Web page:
But by 2005, the year Ms. Foerderer retired, Ms. Graff was already ascendant in an office that loomed large among the nation’s secretaries. (A poll of secretaries by a staple company showed that Mr. Trump trailed only President George W. Bush when it came to the country’s imagined toughest bosses.) In 2004, Ms. Graff became a recurring character on “The Apprentice,” and in 2008, she was briefly listed as the secretary for a luxury golf course in Scotland before a Trump confidant, George Sorial, replaced her.
In 2013, she attained boldfaced name status in Page Six of The New York Post as “.”
Since Mr. Trump has technically stopped running the Trump Organization, Ms. Graff now forwards messages to Mr. Trump’s personal assistant in the White House, Madeleine Westerhout, whom Ms. Graff helped train. Sometimes she forwards messages to Katie Walsh, one of the deputy chiefs of staff; a White House spokeswoman maintained that messages are routinely sent to an official point of contact, instead of directly to the president.
Mr. Trump’s dedication to his secretary and hers to him is much like the relationship Fred C. Trump, his father, had with his secretary, Amy Luerssen, treating her like family. He once had workers carry her up 12 flights of stairs when her elevator stopped working, lent her nephew his wife’s pink Cadillac when his car was stolen and would see her off at the airport when she went on a trip.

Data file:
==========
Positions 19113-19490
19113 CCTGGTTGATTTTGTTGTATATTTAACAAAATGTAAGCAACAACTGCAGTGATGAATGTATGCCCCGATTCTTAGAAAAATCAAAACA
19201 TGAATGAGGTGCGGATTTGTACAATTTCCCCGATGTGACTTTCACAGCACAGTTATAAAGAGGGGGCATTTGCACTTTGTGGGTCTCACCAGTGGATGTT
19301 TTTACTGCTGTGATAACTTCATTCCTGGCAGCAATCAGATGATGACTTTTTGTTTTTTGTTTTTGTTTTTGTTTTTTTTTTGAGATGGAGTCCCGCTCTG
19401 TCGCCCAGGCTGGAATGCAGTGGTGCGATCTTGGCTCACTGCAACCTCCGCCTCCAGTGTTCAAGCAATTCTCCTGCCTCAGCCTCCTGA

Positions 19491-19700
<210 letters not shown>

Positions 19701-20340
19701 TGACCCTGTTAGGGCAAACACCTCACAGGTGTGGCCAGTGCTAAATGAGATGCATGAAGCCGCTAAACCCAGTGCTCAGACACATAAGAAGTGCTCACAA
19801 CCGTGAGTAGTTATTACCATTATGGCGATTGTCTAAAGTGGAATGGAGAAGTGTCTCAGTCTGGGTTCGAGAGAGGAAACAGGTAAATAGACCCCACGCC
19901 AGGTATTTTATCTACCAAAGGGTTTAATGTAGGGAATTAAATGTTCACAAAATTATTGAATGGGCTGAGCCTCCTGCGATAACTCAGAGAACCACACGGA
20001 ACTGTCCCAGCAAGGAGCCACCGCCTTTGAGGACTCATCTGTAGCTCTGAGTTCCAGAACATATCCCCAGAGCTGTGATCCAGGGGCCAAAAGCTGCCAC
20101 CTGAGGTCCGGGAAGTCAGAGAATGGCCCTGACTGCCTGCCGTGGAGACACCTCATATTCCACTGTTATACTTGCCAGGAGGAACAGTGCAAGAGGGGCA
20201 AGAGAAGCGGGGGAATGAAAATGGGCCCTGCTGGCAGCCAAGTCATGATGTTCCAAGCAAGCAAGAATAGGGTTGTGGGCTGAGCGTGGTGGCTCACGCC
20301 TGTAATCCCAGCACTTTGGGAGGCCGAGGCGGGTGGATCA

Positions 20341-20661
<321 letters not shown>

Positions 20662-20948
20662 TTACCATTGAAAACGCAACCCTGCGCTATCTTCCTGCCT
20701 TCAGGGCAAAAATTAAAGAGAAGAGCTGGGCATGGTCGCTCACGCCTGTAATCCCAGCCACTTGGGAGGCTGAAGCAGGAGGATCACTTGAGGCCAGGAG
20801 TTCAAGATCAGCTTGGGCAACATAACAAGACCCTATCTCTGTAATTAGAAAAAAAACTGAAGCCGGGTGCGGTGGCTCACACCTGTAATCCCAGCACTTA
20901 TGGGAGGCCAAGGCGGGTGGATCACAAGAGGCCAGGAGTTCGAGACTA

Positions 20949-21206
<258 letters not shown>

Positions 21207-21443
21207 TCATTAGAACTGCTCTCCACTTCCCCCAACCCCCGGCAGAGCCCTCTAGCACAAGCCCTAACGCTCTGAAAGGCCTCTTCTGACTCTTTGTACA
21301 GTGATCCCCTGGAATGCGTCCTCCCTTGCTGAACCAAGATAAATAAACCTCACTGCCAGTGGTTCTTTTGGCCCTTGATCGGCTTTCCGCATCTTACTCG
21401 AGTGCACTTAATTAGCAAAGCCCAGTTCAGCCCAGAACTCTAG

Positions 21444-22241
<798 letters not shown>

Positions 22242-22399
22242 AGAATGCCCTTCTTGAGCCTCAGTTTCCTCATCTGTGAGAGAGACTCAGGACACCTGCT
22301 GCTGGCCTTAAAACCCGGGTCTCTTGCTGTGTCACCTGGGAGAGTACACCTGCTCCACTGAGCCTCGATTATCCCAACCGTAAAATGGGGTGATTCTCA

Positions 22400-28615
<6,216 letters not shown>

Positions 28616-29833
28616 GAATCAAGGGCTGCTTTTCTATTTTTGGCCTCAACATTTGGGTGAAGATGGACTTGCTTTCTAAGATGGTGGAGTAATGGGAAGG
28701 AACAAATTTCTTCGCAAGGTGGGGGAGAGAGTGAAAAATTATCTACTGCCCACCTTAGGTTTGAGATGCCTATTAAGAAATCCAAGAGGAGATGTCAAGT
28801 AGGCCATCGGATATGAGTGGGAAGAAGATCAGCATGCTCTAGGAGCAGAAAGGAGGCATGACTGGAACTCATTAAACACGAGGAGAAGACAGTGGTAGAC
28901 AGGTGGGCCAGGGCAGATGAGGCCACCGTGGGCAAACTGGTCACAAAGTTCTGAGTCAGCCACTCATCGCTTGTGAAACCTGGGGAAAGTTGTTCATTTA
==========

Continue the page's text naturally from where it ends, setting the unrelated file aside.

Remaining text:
When Ms. Luerssen’s niece, Kathy Quigley, tried to bring her aging aunt down to Florida, she said Donald Trump and his brother, Robert, insisted that Ms. Luerssen stay until she was senile. “It was a little bit of a battle because I was thinking, ‘Gee, I’d really like her to be down here with me,’” Ms. Quigley said. “But she was very happy.”
When her aunt died in 2006, a death notice appeared in The New York Times that read, “The Trump family mourns the passing of our beloved Amy, a trusted and loyal friend and employee for over 65 years.”
Mr. Trump compared his father’s dedication to Ms. Luerssen to his own loyalty to Ms. Graff. “My father was very loyal to people,” he said last summer. “I think I am too.”
Ms. Graff was clearly touched.
“Well thank you boss,” she said. “Well it works both ways obviously. I’d never leave him.”